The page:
Well, I think it’s time I tell you all about my doors. I feel comfortable calling them my doors because I’m pretty sure nobody else cares very much about them. For my capstone project I have been documenting and analyzing the various types of doors in Oman and have amassed a collection of over 200 photographs!

It’s been a lot of fun and although the fact that there is almost no prior research on the topic was challenging at first it also meant that I got to create a lot (i.e. all) of the classifications myself.

The doors in Oman are incredibly unique and do a great job of demonstrating Oman’s progression as it has transformed from a traditional Arabian oasis to a modern, 21st century country. I’ve been drawn to the doors since I first got here, I think because they are just so different from anything I’ve seen in the U.S. Also I think its so interesting how doors – the epitome of the mundane and everyday – have been elevated to the status of art here. I’m not sure if this has been done purposefully or just out of a desire for a little extra style but there can be no arguing that they are something very special, even if most people don’t really notice.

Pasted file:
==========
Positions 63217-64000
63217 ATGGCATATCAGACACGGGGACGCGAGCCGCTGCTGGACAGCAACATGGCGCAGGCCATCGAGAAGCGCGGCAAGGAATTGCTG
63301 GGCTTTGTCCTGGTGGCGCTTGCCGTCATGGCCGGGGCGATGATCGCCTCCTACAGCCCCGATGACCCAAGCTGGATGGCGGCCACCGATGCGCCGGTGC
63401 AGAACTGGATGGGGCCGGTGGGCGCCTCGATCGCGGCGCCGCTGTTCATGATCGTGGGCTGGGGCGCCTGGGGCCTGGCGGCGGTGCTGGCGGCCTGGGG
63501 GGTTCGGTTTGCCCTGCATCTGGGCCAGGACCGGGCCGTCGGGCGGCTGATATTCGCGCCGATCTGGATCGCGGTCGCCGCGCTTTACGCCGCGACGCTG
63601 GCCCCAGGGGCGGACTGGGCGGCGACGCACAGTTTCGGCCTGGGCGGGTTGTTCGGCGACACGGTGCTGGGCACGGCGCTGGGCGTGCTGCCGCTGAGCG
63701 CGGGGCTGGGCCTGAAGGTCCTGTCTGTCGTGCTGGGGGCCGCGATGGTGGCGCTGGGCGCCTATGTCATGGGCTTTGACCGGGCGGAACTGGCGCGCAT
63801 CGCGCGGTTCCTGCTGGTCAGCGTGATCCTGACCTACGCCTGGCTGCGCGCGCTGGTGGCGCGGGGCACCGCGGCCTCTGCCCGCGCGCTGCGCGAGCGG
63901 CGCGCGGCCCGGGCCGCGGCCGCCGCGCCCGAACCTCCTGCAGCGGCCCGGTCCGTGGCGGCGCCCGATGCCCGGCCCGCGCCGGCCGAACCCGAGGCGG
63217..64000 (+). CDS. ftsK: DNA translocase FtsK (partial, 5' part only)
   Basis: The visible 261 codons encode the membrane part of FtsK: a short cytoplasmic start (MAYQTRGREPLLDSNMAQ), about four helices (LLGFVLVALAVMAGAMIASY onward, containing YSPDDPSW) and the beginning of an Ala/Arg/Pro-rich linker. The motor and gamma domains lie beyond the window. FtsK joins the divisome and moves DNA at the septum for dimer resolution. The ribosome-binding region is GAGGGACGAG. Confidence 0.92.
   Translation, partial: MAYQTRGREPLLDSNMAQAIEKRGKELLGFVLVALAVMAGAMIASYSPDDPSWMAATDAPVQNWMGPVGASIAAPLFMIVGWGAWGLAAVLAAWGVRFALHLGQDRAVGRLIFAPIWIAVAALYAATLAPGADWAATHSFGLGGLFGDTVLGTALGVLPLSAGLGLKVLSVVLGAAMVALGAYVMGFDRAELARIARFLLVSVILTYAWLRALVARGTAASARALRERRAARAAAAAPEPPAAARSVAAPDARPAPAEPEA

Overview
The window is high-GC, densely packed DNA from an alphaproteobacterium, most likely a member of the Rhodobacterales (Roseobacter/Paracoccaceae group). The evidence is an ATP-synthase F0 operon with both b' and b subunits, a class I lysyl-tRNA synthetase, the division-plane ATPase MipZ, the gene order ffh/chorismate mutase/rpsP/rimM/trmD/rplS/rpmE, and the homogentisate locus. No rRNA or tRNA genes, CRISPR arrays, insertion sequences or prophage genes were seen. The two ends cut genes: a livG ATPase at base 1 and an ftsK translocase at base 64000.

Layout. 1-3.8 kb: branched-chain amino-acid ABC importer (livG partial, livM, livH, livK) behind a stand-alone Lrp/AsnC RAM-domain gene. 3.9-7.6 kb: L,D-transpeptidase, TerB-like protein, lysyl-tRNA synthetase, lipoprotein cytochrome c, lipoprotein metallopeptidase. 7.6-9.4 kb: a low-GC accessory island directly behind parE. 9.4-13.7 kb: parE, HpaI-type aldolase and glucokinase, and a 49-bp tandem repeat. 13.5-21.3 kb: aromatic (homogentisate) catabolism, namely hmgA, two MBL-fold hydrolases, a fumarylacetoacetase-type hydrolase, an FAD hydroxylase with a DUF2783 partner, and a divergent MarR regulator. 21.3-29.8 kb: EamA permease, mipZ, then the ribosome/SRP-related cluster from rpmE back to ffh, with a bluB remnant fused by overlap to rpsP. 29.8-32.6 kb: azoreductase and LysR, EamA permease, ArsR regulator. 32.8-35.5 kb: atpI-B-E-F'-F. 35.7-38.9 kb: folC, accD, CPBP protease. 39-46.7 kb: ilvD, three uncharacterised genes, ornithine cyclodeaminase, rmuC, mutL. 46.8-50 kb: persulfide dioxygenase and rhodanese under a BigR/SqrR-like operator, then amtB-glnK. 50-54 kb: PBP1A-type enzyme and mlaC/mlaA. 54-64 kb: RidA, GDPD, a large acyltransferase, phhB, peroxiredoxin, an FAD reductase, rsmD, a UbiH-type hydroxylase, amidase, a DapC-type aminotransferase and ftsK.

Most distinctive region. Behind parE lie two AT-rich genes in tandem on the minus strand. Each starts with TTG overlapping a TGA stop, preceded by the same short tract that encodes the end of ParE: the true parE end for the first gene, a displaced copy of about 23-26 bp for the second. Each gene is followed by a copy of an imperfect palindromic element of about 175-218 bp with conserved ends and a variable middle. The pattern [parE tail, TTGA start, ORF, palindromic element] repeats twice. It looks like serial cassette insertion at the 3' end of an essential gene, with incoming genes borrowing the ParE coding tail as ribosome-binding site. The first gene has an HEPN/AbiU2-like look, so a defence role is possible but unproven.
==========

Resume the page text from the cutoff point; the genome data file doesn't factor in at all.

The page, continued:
In my project I have put the doors into three categories: Traditional Wooden Doors, Metal Doors and Modern Doors.

Here is a selection of photographs from each category:

Traditional Wooden Doors

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Metal Doors

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Modern Doors

 

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I loved taking the pictures and having the opportunity to study the doors more in depth but even more than that is the excitement in knowing I’ve helped other people become a bit more aware of the specialness in something so ordinary. And I always appreciate when people here come up to me to let me know about an especially interesting door they saw over the weekend, or even better Whatsapp me a picture of it!